What happens in Las Vegas, stays in Vegas. But hey, Lake Powell is kind of close to Nevada, so the statement still applies.
But this houseboat news story isn't about a wild party on a houseboat that needs to stay secret. It's about wildlife on a houseboat that will hopefully never happen to anyone else.
Terry Peterson of Smithfield, Utah, was on a houseboat with six others on the morning of Sept. 27, 2013 when a small black bear they nicknamed "Boo-Boo" showed up on the beach.
"He was just a little guy. He must have come down off the top of the plateau. He paid everybody a visit," said Peterson. "We were worried his mother might come around, but she never did."
National Park Service officials received a call that night about a bear on the beach near the houseboats, but the callers said they weren't afraid of the bear and just wanted to make sure rangers knew about it.
Boaters camping in the area made sure to store their food and settled in for the night.
"My sister-in-law woke up probably about 7 a.m. She was sleeping on an air mattress by the front sliding door and he was looking through the glass right at her," Peterson said. "As soon as we opened the door he went back to the beach."
Two National Park Service rangers and Utah State Parks Ranger Jared Jones responded to a call about the bear.
"When we arrived we chased him up the hill and tracked him for about two to two and a half miles and figured it probably wasn't worth pursuing him anymore," National Park Service Ranger Christian Roper said. "As far as we could tell he had not had any recent human food rewards. If somebody had been feeding him marshmallows, we would have taken more serious action. It was young and impressionable so we hazed it away from the beach."
The bear was chased off just before noon but found his way back by 5 p.m.
At one point the young bear swam around to the back of the houseboat, climbed on board and was sniffing around an area where anchovies used for fish bait were stored.
"When we went to chase him off he crawled up the framework of the water slide," Peterson said. "When he realized he had reached a dead end, he jumped off into the lake."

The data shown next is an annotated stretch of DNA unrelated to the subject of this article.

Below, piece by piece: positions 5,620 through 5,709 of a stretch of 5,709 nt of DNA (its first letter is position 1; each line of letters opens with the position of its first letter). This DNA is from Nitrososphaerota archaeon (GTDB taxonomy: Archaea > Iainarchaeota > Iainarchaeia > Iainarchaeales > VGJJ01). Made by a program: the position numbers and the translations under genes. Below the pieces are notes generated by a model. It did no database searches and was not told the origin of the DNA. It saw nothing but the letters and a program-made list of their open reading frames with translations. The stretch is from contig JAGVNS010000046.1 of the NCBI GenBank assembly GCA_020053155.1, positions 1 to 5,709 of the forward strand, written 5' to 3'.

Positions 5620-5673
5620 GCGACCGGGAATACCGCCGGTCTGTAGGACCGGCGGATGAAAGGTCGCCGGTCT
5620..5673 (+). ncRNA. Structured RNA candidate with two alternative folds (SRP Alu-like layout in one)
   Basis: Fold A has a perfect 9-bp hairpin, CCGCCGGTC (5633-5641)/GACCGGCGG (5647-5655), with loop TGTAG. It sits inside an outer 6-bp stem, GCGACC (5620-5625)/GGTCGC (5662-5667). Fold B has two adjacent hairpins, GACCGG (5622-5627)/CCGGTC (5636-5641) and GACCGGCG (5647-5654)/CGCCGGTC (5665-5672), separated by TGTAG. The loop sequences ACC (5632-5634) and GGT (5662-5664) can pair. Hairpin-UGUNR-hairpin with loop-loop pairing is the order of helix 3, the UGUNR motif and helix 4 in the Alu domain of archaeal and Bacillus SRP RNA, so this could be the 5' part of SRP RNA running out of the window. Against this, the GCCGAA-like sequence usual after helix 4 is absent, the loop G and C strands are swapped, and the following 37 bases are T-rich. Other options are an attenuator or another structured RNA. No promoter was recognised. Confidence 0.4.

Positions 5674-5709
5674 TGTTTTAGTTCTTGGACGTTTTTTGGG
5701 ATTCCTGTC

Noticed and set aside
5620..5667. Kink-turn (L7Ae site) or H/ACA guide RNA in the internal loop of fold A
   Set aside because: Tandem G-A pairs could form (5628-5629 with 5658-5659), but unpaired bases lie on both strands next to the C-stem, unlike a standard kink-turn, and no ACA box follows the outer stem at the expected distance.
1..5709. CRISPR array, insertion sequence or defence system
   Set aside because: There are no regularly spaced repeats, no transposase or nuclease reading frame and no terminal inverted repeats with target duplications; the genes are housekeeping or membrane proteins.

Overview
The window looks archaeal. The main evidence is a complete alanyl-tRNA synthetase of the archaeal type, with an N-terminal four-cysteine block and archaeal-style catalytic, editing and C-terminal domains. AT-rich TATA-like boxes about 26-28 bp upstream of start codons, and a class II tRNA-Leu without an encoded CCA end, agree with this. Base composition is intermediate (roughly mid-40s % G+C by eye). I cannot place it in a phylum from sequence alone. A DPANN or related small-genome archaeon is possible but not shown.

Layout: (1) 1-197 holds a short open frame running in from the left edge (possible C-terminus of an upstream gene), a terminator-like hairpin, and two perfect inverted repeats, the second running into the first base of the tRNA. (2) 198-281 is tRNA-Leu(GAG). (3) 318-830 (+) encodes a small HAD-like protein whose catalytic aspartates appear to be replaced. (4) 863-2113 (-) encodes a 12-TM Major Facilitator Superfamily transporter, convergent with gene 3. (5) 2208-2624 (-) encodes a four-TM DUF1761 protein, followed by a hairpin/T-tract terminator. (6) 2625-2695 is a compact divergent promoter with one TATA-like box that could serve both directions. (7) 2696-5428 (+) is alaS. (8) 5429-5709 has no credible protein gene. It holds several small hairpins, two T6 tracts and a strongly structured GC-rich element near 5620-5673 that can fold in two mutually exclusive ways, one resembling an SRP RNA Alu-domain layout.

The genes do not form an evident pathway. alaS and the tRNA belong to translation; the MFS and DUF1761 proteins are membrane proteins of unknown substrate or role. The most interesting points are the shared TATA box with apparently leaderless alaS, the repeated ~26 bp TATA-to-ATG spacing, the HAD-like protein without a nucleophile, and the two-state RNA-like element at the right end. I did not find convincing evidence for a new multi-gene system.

Peterson said the bear was never aggressive and that it often walked within yards of the people on the beach.
When Peterson's group left the beach Monday morning, Boo-Boo was there to bid them bon voyage.
Reports of the bear reached Utah Division of Wildlife Resources (DWR) officials and they decided to remove him from the area. A team showed up Tuesday morning with tracking hounds to find him, and it didn't take long.
While biologists were exploring the beach for tracks and setting the dogs loose, a boater from a nearby cove waved them over, indicating there was a bear on his boat.
Sure enough, the bear was on a 22-foot boat with a sleeper cabin under the deck. Jason Nicholes, a wildlife biologist with the DWR, shot the bear with a tranquilizer dart.
"Everything was going well until the bear decided he had a little bit of energy left," said Wayne Gustaveson, longtime Lake Powell project leader for the DWR. "He runs, leaps off the boat and starts swimming and then passes out."
Nicholes immediately recognized what was happening and stripped off his shirt, handed someone his cellphone and dove into the lake.
"Jason didn't even think about it for one second. He reacted really quickly," said Kevin Bunnell, supervisor for the DWR's Southern Region. "By the time he got there, the bear was pretty well under the drug."
Nicholes was able to hold the bear's head above water as he waited for help.
"With an adult bear it takes two to three minutes [for the drug to work]. This bear was in the water within a minute or so after the dart hit him," Nicoles said. "I got there faster than I thought I would."
In his 38 years of working at Lake Powell, Gustaveson, had never seen or heard of a bear, pulled the boat over to Nicholes. The two men were able to get the bear out of the water.
"My kids thought it was funny I went swimming with my clothes on for a bear," syas Gustaveson. "My boots are still wet."
The bear, 30 pounds and born last winter or the year before, was on the skinny side, but was in otherwise good help. After the houseboat incident, he was fitted with a radio collar and released in a isolated location in southern Utah, far away from people and houseboats.